You can tell the difference between a look and a stare. Sometimes it’s a short series of not-so-subtle glances, other times it’s a fixed unwavering gaze, so cold and intrusive, that if it spoke it would almost certainly demand, “explain yourself!”.
For people who have facial disfigurements and visible differences, being stared at can be a daily occurrence. Like many people born with a craniofacial condition, the visibility of my cleft has fluctuated over the years, and with that, so have the levels of attention I’ve received. During my adolescence, my facial disfigurement was hyper-visible, I would often get intrusive looks, stares and even abusive comments when out alone or in unfamiliar company.
I recall one occasion when I was sat outside a café. I was stared at so persistently by one individual, that even when I deliberately moved out of their sight, they too moved in order to get a better view of me. It’s an experience that is enough to make anyone feel insecure, let alone a person who had to endure this kind of reaction on a daily basis. I was quite young at the time, so I didn’t have the confidence to confront this person. Also, for someone with a facial disfigurement, staring can sometimes be the beginning of a situation that escalates into verbal or physical abuse, which can make any confrontation risky.
On the rare occasions I’ve spoken about these countless experiences, I find that people don’t often understand. Staring may seem mild or even benign, but these small casual acts of disrespect accumulate daily, they exhaust you, and are part of a wider experience of prejudice and discrimination. From erasure across culture to demonisation in media, we are acutely aware that many people don’t accept us, and being stared at can be a reminder of that attitude.
Many of us have been told we don’t belong, so a stare can feel like someone saying, “what are you doing here!?”. You get gawped at by people who don’t understand you. Sometimes, having a facial disfigurement means always being stared at, but never being seen.
Research released by Changing Faces has shown that people with visible differences have experienced an increase in hostile behaviour when they go out in public, with a rise from a third (34%) in 2019 to over two in five (43%) in 2021. The research also revealed that this was having a negative impact on the mental health and wellbeing of people with a visible difference, with half of respondents (51%) citing that they have felt self-conscious or embarrassed as a result of their visible difference. A quarter (25%) report feeling isolated and lonely because of their visible difference.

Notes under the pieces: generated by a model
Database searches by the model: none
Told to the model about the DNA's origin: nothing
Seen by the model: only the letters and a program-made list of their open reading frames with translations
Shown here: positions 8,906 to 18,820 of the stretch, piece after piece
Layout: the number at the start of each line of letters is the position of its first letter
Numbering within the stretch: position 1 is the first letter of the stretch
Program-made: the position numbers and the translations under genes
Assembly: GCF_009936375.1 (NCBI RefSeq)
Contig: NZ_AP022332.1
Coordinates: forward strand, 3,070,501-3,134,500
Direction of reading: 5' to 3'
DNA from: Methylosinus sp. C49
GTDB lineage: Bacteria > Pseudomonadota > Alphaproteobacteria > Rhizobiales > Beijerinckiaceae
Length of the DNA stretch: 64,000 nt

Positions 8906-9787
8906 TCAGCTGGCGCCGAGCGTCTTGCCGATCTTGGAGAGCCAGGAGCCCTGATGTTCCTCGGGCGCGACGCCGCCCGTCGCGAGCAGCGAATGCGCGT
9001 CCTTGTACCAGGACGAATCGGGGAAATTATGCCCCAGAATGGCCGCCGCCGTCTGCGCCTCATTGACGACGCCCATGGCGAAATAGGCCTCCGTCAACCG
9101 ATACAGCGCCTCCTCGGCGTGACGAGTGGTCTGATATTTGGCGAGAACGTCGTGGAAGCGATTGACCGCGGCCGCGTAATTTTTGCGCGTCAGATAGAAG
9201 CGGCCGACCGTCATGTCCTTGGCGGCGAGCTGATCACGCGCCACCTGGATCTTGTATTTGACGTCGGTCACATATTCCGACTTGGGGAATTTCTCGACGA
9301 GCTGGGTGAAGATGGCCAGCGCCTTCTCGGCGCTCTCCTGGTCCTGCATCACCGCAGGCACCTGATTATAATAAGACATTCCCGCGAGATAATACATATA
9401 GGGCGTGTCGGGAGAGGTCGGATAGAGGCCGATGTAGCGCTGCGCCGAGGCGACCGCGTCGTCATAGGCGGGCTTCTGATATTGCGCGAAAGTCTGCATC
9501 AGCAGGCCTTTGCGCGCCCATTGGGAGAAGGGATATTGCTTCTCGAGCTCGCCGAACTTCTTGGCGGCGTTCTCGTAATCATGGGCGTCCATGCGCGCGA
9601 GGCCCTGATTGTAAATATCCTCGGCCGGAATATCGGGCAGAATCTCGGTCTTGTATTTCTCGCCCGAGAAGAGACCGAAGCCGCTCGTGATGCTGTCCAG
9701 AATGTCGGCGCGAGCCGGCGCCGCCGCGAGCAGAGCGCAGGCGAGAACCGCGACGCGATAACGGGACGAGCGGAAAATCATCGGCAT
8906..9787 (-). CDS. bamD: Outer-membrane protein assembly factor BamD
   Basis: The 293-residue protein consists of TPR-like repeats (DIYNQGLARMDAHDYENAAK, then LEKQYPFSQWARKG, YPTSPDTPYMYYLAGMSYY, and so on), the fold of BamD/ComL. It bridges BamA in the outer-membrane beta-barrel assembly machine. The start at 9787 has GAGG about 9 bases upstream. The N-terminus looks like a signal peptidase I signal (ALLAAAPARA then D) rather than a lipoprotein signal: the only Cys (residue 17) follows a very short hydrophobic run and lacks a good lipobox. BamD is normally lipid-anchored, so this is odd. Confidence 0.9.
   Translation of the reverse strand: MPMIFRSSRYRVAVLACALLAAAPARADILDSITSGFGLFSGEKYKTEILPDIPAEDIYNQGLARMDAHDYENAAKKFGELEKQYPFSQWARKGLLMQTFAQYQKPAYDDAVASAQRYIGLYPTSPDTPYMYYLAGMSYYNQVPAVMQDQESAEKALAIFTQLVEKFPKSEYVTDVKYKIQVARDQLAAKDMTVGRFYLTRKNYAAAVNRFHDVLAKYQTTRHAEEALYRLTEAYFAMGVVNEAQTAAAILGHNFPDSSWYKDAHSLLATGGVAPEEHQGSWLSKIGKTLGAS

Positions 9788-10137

In order to see a reduction in behaviours like staring, I believe we must first address how dismissive people can be of its very occurrence. Many are tempted to put these reactions down to nature, “it’s just human nature”, they say. Whilst it is true that we all do look at each other and have curiosity for anything unfamiliar, we have to be careful that we don’t justify or excuse preventable harm. Everything we humans do, by definition, is ‘human nature’, so stating it serves no purpose here, other than to end the conversation. It’s another way of saying, “this is unstoppable. Get used to it”.
But why should we? We all know staring is rude and disrespectful, so to believe that people like me are somehow ‘destined by nature’ to be stared at, is to consider us as being too difficult to respect. Thinking this is not only naive, but also callous, insulting and discriminatory.
Rudeness is not inevitable and treating people with basic respect is not an unrealistic expectation. This defeatist attitude also absolves the person staring of any responsibility of wrongdoing, whilst encouraging them to remain apathetic and not reflect on their behaviour. Blaming nature for this is not wise or philosophical, it’s passing the buck. Whilst it may be beneficial for an individual with a visible difference to be prepared for people noticing them, we must not get into the mindset that this behaviour is unstoppable or even ok.
People with visible differences should not have to expect to be treated differently.
Dismissive reactions aren’t always quite so cavalier. Sometimes people will deny a person’s experience of being stared at because they just don’t want to believe the public can be that rude and unkind. Sadly, people with visible differences and disfigurements don’t have the luxury of that illusion, so it’s important that you believe us.
Nowadays, I still do get stared at, but not as often as I used to. Sadly, this is not due to a change in society, but because my appearance, whilst still visibly different, conforms more to societal norms than it used to. People who ‘look different’ have an appearance that lacks the privilege of being normalised, and it is this that leads to prejudice, discrimination and general mistreatment, which includes staring.
I believe that the main way to tackle this problem is through awareness and representation. People often stare at what they consider to be unfamiliar, so if those with disfigurements and visible differences were better represented and recognised as a legitimate part of society, the temptation to stare would decline.
As Katie Piper says, “all normal is, is something we see often”. Being aware that people may look different to you and being okay with that simple fact is very important. There is no need to stare, if you truly accept and embrace difference.
So, what is the difference between a look and a stare? The difference is respect.
This week is Face Equality Week, and our theme is staring. We’re calling for the public to better understand the impact of negative behaviours, such as staring, on those who have a visible difference or disfigurement. Please share our film to raise more awareness of staring.